Open water swimming Orange County

Top Spots for Open Water Swimming in SoCal

Orange County, California, has some of the world’s most beautiful beaches and coastlines. With its warm, sunny weather and crystal clear waters, it’s no wonder that triathletes love open-water swimming here. Whether you’re a seasoned swimmer or just starting, the OC has a variety of open-water swimming spots to choose from. From secluded bays to bustling beaches, there’s something for every triathlete.

Here is a list of the top open-water swim spots in Orange County that OC Endurance members love to meet up to train.

Corona Del Mar

Corona Del Mar, a popular open water swimming destination in Orange County, has a protected cove, nearby showers, and easy early morning no-pay parking access. The half-mile-long sandy beach is framed by cliffs and a rock jetty that forms the east entrance to Newport Harbor. If you choose to swim here, you will likely run into other triathletes swimming.

CDM’s buoys mark a locally accepted but often debated lap that covers 600-800 meters of perfect ocean water training. While swimming, you may encounter the occasional kelp formation, which can provide an adrenaline surge.

Newport Dunes Beach Resort

Newport Dunes is a popular recreational area located in Orange County, California. This picturesque spot is situated along a secluded bay in Newport Beach and boasts a 110-acre resort with various activities for visitors to enjoy. The Dunes are known for their pristine beaches, calm waters, and ample opportunities for outdoor activities such as swimming, kayaking, paddle boarding, and boating.

Early mornings after 6 a.m., you can park for free outside the resort on Back Bay Drive and walk through the parking lot to the water. Swimming a lap along the shore and then across the bay next to the bridge is about 1,000 yards.

1131 Back Bay Dr, Newport Beach, CA 92660

Huntington Beach

Huntington Beach is an excellent spot if you’re looking for a more social open-water swimming experience.

Weather permitting, a group of swimmers and triathletes meet at least twice a week for ocean swims. They usually convene at Tower 9, about 1/2 mile south of the Huntington Beach Pier. You can find information on when they will be meeting on their website. Swimmers will partner up, and depending on who your partner is, you can swim anywhere from 1,000 yards to 3,000 yards. This group meets for swims almost every Saturday and 1-2 other weekdays.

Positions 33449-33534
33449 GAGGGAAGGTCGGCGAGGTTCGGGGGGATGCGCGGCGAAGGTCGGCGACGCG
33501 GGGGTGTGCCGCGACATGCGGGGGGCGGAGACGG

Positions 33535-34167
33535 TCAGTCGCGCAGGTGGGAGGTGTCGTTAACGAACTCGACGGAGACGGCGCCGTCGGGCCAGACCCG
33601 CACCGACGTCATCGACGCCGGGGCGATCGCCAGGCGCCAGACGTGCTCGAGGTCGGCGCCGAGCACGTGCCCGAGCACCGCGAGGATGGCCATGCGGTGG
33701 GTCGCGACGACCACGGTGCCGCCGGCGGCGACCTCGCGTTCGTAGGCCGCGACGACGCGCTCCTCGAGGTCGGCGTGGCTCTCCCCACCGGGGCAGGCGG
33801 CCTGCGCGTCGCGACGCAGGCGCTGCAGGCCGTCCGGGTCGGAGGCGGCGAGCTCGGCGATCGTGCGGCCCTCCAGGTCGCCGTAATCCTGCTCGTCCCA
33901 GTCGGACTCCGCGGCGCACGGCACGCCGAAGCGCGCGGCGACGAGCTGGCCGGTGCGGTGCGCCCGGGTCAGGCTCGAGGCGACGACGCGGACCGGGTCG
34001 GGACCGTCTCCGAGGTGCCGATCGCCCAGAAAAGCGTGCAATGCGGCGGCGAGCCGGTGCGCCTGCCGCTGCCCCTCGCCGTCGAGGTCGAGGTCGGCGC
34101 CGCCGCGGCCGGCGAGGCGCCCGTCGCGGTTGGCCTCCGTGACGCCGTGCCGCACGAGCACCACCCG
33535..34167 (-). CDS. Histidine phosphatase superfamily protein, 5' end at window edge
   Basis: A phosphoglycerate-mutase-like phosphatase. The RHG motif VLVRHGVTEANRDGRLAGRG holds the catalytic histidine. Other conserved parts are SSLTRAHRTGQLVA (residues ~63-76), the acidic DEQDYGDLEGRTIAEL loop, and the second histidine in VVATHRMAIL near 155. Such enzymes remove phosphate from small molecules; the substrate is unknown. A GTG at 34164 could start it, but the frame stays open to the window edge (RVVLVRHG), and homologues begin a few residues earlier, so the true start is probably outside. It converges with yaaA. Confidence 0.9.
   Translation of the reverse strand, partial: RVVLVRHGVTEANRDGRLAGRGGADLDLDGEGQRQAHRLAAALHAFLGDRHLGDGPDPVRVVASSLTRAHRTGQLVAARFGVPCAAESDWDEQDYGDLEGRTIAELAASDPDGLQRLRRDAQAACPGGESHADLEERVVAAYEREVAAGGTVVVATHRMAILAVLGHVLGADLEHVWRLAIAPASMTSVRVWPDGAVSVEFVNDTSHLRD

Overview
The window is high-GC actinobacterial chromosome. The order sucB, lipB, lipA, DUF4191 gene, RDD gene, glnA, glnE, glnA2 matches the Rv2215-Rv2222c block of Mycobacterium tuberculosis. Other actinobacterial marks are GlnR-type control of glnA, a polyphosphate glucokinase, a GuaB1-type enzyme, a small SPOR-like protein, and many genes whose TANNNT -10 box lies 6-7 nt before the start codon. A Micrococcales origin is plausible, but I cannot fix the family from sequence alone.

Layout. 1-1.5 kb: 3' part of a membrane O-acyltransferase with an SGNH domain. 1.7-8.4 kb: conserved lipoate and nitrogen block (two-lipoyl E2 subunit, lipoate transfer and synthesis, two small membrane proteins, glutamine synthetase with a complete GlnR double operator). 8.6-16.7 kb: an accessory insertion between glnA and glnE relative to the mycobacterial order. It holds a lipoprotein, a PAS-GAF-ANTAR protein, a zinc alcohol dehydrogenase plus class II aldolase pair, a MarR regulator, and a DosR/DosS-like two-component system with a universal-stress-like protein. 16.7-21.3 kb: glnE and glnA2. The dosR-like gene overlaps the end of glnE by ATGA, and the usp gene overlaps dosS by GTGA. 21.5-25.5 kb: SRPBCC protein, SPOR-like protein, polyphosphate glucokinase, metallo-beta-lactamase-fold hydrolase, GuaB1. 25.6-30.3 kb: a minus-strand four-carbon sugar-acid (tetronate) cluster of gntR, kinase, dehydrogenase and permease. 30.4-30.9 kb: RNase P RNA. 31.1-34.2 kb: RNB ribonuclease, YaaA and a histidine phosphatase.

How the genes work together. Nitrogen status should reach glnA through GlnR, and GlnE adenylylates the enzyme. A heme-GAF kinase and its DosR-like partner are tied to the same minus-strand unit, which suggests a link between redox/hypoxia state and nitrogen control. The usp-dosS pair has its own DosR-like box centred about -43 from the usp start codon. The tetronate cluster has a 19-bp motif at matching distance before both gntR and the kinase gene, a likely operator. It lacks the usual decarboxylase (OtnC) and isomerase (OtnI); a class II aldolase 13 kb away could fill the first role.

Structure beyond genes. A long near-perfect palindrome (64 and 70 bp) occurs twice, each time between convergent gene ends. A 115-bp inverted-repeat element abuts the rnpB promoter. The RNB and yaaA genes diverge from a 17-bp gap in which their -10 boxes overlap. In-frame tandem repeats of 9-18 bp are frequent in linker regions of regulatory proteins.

Laguna Beach

Laguna Beach is a famous seaside resort city known for its stunning high cliffs, scenic coves, tide pools, rock formations, and white sandy beaches. With a population of only 22,000, Laguna has remained relatively untouched by urban development, thanks to its surrounding hills, limited highway access, and a dedicated greenbelt. Laguna’s clear waters, with high visibility, are home to various marine life, including curious sea lions, friendly seals, leopard sharks, garibaldi, stingrays, spiny lobsters, and even a rare sea turtle.

A non-membership group of around 400 open water swimmers, LBOWS (Laguna Beach Open Water Swimming), enjoy training together in Laguna Beach’s ocean. There are no fees to join or swim. Their goal is to promote safe group swimming. Swimmers of all ages and skill levels are welcome. While most of their swimmers prefer traditional swimsuits, goggles, and caps, many triathletes do wear wetsuits. They swim on weekends and weekdays before work, and the calendar on their website is updated regularly.

Bay Shore in Long Beach

While Bay Shore is not in Orange County, we mention it because it is another of our favorite local swim spots. Bay Shore Beach is on the southwestern shore of Alamitos Bay, adjacent to the Belmont Shore, Naples, and Peninsula neighborhoods of Long Beach. The Alamitos Peninsula shields the beach from the open ocean, providing a calm and peaceful swimming experience throughout the year.

Bay Shore is perfect for beginner triathletes who want to swim in shallower waters next to the shore in the designated area. For experienced swimmers, a 500-yard open water swim course is marked by a swim line. I don’t remember when I swam at Bay Shore, and I have yet to see other swimmers getting in their open water laps.

Swim Together, Swim Safe!

No matter where you swim, it’s important to always swim with a buddy and follow all safety precautions, and we highly recommend using an Open Water Swim Buoy. Check water conditions and weather reports before heading out, and never swim alone.

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